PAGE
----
[Updated 4/11/17, 9:44 a.m. See below.] Experimental drugs encounter their earliest tests in petri dishes and animals, but these tests can fall short of predicting what happens in humans. The life sciences industry has been pursuing what many hope is a better way: packing human cells into tiny chips developed as stand-ins for organs.
This chip technology has come far enough along that the FDA now wants to see if it is ready for the market. Today, Boston startup Emulate is announcing a research partnership with the agency aimed at finding out if the company’s organ-on-a-chip technology can stand up to what’s necessary for evaluating new products. Foods, dietary supplements, and cosmetics will be the first products tested. But Geraldine Hamilton, president and chief scientific officer of Emulate, says the goal of the partnership is to eventually bring these testing capabilities to drugs.
“Everyone wants the same thing— to put this technology in the hands of the end user to enable better prediction of human response,” Hamilton says.
The partnership with FDA is what’s called a Collaborative Research and Development Agreement. These arrangements bring private companies together with FDA laboratories to develop and test new technologies that have the potential for reaching the market. The FDA declined comment on Emulate’s announcement. In a blog post, Suzanne Fitzpatrick, senior advisor for toxicology in FDA’s Center for Food Safety and Applied Nutrition, says that the chips can help scientists see how the body processes a dietary supplement ingredient or a chemical in a cosmetic, which in turn can be used to help assess the risks to human health. Hamilton says the agency has committed five scientists to the three-year partnership. Likewise, Emulate will also bring five of its scientists to the project, which will take place in FDA laboratories. [Sentence added with detail from FDA blog post.]
The FDA has been looking at alternative testing methods for some time. In 2012, the agency teamed up with the National Institutes of Health and the Defense Advanced Research Projects Agency (DARPA) in an initiative called “Human on a Chip.” The goal was to create a 3D representation of 10 different organ systems.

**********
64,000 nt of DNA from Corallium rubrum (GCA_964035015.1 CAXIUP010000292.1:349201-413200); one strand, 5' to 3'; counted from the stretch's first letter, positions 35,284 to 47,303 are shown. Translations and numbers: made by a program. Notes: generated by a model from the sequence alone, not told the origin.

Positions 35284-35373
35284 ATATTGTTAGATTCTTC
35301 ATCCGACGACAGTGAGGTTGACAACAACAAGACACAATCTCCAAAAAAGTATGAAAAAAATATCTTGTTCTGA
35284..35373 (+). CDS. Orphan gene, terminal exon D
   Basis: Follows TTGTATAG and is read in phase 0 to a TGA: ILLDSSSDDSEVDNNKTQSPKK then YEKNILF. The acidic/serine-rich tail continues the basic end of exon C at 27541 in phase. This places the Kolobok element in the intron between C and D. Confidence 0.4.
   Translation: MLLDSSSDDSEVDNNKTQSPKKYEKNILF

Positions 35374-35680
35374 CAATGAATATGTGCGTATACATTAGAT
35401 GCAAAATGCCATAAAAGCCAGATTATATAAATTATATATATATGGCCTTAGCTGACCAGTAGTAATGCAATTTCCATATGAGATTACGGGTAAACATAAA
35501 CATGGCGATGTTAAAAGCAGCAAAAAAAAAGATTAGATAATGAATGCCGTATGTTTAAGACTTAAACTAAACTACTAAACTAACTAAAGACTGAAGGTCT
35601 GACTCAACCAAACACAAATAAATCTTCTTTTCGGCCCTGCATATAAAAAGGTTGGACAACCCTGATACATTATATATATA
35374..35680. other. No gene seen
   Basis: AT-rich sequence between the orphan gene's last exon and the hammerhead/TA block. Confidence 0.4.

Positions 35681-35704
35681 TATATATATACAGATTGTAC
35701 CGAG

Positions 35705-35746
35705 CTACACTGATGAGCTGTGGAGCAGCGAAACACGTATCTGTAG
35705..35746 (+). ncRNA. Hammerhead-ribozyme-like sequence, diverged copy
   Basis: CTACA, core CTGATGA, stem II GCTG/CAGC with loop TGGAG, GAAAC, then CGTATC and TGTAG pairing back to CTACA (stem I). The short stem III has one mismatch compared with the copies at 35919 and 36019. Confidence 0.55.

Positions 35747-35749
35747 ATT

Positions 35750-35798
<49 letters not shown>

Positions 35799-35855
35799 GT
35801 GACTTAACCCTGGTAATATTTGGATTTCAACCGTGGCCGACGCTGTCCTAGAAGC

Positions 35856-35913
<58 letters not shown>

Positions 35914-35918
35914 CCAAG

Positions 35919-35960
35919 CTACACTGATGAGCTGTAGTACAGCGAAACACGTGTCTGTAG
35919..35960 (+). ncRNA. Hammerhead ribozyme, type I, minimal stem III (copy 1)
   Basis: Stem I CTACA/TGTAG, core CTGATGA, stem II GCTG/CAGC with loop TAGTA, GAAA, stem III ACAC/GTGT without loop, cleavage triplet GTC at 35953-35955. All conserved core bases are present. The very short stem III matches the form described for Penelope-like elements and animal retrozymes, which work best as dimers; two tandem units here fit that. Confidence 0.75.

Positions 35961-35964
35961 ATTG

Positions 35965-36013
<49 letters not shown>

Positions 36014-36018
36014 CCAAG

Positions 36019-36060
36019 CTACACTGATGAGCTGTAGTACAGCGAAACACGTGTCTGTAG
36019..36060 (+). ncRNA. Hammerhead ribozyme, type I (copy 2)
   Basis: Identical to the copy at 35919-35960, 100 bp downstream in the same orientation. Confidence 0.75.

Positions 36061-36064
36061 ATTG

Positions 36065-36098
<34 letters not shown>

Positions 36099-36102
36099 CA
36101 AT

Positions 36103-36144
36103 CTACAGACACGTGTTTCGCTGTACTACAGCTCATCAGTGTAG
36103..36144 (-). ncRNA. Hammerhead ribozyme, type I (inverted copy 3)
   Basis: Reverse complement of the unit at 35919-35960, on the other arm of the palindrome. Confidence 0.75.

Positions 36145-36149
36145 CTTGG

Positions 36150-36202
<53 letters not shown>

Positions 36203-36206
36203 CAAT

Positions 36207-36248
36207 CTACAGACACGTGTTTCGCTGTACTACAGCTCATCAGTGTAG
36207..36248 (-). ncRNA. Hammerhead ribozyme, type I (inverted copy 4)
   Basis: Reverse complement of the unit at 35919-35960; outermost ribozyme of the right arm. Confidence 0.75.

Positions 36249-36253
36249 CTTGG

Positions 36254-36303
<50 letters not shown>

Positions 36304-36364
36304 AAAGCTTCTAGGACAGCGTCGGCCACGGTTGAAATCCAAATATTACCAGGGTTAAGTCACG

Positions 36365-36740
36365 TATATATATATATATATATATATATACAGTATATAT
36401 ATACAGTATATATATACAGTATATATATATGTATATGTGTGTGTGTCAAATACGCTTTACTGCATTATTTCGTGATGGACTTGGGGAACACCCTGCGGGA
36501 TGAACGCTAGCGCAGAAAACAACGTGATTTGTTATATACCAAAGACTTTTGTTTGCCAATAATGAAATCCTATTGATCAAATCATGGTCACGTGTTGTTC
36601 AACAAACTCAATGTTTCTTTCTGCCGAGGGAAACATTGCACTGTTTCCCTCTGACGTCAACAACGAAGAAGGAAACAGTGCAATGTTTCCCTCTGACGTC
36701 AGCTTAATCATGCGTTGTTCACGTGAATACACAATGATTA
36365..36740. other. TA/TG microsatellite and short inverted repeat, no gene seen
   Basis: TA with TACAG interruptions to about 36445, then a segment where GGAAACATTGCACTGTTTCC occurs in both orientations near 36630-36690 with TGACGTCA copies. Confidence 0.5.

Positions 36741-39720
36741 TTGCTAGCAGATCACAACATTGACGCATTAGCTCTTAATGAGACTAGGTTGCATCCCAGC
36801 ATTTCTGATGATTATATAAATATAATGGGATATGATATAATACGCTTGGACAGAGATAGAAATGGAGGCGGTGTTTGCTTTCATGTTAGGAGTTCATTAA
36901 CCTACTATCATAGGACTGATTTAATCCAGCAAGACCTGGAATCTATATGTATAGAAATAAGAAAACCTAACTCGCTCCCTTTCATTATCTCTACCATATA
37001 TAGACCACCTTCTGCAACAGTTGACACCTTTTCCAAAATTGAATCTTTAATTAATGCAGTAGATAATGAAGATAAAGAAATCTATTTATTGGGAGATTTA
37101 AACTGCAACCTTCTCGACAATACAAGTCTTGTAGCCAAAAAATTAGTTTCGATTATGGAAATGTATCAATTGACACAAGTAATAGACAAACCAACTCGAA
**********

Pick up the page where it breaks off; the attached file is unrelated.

In a 2012 blog post, Jesse Goodman, then FDA’s chief scientist and deputy commissioner for science and public health, said that animal testing is expensive and doesn’t always detect toxic effects that would be found in humans. Conducting these tests on a small chip that has human cells could offer a different way to test compounds.
Hamilton says that the Emulate technology was part of the Human on a Chip initiative, ultimately receiving $37 million in grant funding from DARPA while the research was still at Harvard’s Wyss Institute. She says the new collaboration marks the progress that Emulate has made with its technology. The company spun out of the Wyss Institute in 2014 backed by a $12 million Series A round of financing. Two years later, Emulate raised $28 million in a Series B round.
Emulate calls its organ-on-a-chip technology the Human Emulation System. Translucent chips, about the size of a USB drive, are packed with cells in order to replicate a human organ. The company has also developed instruments and software that accompany the chips. Emulate has developed organ chip models for the lung, liver, intestine, and skin. Hamilton says the partnership with FDA will focus on Emulate’s liver chips from various species (dog, rat, and human) to assess toxicology results it produces in both animals and humans.
The Emulate technology is already in testing with several pharmaceutical companies. Emulate’s publicly disclosed partners include Merck (NYSE: MRK), Johnson & Johnson (NYSE: JNJ), and Covance, now a division of Burlington, NC-based laboratory testing giant LabCorp (NYSE: LH). Hamilton says the testing that will occur under the FDA collaboration is similar to what the company has been doing with its pharma industry partners.
Emulate is not the only company that has developed organ-on-a-chip technology. Huntsville, AL-based SynVivo also makes tiny chips that simulate a biological environment that can be used for researching the interactions between drugs and cells. And late last year, the Draper Laboratory, a non-profit research and development organization headquartered in Cambridge, MA inked a three-year partnership with Pfizer (NYSE: PFE) to build organ-on-a-chip models for the liver, vascular, and gastrointestinal organs that could potentially test drug candidates.
Photo by Emulate.